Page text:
Putting a loved one in a nursing home is a difficult decision regardless of the circumstances. In the case of Alzheimer’s, most research shows that at some point in the progression of the disease a nursing home becomes the right decision for the family in Raritan. According to the US Department of Health and Human Services, there are nearly 2 million people currently living in some form of nursing home. Over 90% of these residents are over 65 years old and most require 24 hour supervision due to some physical limitation or dementia.
Seven Reasons Why Seniors Want to Stay Home
Alzheimer’s disease is an extremely sad and difficult condition to work with. This disease is very difficult on the family members in Raritan. Just thinking that as the days slip by your aging loved one will soon become more and more distant. This can be very depressing and an emotional time for most family caregivers. Besides the common emotion of depression, most family members often feel angry, frustrated, and even at a loss for words.
Facts About Starting an Adult Daycare Home Business
"Alzheimer's is not a sprint. It's a marathon." This was what the memory care center manager told us during our first care conference. It took a while for this to sink in fully. She was encouraging our family to find a balance between caring for our loved one who has Alzheimer's and still maintaining a life for ourselves. A sprinter focuses on speed for a short distance but soon runs out of strength. Just as a marathon runner trains for endurance, an Alzheimer's caregiver must approach this disease with the long run in mind.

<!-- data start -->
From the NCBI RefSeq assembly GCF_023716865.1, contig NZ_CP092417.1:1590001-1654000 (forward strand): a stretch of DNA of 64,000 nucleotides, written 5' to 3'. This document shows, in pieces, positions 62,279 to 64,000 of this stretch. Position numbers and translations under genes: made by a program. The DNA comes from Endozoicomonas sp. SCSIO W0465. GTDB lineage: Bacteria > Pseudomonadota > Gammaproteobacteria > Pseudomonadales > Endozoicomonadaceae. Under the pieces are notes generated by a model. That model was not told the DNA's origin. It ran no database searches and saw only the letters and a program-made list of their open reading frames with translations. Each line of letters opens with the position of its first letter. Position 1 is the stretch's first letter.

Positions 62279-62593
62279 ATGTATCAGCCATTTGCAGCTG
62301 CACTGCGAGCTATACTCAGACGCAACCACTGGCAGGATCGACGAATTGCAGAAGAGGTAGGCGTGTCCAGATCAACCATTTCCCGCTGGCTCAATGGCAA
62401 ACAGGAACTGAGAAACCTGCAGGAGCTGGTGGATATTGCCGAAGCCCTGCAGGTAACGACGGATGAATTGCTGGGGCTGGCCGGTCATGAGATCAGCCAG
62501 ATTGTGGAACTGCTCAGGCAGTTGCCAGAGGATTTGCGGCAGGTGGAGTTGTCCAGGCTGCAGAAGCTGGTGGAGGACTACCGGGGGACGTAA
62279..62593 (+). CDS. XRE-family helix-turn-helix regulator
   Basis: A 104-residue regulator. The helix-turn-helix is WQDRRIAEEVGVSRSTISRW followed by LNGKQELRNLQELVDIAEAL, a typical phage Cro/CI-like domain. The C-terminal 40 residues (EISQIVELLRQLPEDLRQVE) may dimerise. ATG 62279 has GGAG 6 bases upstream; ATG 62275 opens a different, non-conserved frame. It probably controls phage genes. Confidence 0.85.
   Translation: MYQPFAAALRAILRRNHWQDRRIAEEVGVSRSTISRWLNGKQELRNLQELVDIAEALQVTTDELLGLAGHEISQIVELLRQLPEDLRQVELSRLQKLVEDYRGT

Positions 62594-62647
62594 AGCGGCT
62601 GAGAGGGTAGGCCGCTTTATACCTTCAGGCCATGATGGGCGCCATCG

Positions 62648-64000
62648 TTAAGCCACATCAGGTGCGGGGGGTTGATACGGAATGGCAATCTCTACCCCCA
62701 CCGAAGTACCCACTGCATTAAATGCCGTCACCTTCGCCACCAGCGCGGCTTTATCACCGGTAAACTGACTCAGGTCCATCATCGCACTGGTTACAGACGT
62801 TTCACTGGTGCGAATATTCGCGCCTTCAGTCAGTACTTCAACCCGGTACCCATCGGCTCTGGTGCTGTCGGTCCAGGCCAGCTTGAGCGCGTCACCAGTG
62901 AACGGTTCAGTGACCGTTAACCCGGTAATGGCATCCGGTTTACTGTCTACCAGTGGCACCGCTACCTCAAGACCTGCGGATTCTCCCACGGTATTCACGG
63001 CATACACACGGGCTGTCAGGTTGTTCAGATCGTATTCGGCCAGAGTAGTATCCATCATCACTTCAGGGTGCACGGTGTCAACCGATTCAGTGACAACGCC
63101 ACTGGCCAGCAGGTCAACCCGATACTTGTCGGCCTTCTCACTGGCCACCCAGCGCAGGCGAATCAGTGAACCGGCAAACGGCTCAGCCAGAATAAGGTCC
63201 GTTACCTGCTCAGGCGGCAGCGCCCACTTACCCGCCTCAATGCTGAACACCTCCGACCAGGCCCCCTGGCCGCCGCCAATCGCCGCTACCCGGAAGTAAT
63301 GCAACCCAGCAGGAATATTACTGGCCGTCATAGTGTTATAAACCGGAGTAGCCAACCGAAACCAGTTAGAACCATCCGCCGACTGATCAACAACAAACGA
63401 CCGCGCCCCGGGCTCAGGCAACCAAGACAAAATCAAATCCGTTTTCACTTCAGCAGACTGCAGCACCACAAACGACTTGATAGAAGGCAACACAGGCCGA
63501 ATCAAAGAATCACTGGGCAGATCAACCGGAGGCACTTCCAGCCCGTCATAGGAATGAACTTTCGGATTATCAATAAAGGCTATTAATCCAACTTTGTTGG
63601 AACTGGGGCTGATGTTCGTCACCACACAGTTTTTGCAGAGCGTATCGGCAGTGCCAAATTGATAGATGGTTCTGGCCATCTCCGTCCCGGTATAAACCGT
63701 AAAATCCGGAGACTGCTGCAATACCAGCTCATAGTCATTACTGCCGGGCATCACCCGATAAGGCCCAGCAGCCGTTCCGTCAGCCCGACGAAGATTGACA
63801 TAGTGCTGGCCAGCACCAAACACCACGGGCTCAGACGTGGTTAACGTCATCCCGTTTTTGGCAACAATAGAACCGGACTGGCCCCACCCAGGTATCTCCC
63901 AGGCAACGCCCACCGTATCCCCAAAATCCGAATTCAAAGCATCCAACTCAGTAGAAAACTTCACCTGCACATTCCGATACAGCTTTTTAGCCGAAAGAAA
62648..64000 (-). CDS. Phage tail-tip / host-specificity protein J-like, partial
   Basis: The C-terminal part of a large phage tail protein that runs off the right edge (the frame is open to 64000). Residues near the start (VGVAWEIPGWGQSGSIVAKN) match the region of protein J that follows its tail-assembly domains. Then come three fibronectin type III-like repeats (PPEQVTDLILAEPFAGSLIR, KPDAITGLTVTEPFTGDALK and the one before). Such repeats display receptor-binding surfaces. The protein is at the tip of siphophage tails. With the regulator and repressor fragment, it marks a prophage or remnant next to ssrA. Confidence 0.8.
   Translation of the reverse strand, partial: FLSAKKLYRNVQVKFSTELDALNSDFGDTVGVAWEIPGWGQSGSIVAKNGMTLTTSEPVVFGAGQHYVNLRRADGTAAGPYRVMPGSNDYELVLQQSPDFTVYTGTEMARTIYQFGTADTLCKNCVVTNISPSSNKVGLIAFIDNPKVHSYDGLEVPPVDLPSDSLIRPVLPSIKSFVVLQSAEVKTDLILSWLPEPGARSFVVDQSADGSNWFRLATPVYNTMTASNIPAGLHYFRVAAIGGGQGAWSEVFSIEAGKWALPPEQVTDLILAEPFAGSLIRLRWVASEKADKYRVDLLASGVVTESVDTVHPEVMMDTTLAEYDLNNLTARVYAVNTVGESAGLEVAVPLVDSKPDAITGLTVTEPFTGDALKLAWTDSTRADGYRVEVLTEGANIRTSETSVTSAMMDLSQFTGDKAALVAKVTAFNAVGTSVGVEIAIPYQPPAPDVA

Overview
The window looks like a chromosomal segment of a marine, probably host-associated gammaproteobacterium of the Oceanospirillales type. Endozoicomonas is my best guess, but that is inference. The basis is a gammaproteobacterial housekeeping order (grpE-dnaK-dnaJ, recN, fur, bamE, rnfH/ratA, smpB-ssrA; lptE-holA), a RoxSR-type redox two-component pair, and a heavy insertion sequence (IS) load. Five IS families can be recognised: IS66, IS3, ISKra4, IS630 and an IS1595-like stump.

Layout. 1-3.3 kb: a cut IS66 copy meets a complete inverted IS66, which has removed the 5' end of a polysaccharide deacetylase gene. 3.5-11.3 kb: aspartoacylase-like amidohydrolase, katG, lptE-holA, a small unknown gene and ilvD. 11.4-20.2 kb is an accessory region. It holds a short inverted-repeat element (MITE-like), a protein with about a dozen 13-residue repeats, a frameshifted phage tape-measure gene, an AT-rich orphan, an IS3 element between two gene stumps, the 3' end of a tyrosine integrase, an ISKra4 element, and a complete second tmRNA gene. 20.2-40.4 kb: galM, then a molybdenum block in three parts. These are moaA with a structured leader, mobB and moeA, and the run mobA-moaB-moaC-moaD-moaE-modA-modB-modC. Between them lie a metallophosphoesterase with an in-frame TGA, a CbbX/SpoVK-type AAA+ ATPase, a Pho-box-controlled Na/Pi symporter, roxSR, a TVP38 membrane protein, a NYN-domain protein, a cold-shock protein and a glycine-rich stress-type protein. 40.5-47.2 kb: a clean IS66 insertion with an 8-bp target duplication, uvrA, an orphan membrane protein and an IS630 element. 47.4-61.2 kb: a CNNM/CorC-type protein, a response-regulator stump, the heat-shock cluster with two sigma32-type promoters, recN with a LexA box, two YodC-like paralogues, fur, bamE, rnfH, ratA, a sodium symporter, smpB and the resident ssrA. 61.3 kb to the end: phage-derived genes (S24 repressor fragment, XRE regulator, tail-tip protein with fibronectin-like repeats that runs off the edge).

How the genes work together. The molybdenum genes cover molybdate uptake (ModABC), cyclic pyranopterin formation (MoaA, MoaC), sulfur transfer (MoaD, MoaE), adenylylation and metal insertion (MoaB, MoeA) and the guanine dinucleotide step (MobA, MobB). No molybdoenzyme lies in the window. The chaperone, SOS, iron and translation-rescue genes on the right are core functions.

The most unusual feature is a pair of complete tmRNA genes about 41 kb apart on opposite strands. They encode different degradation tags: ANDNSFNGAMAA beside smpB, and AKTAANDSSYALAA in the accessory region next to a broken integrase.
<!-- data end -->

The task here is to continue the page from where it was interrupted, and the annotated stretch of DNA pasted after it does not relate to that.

When we first became responsible for an aunt with Alzheimer's, our lives drastically changed. It often felt as if our lives were spinning out of control. There was little time for anything or anyone other than Aunt Betty. We finally realized that it would be impossible to continue at the same pace. If we failed to take care of ourselves, we might not be able to continue caring for her. Alzheimers can be a long, slow process. It is essential that Alzheimers caregivers take care of themselves, too.
Alzheimer's support groups are usually available at churches, community centers, facilities specializing in memory care, and nursing homes. Check your local yellow pages for groups in your area. If you're not comfortable in a group setting, a private session with a licensed counselor or pastor could prove helpful.
Finally, make it a priority to have relationships with others who have no connection with Alzheimer's. Everything in your life does not have to be about the disease. For your own mental, physical, and emotional health, develop friendships with people who can provide an escape.
How to Find the Best Live in Personal Care Agencies in Raritan,Somerset County?
CRS is, of course, an acronym for can't remember stuff. Memory is the second thing to go when we age; I used to know what the first one was, but I can't think of it right now. As a practitioner you have no doubt run across older patients who have problems with memory and concentration; and some who have actual dementia.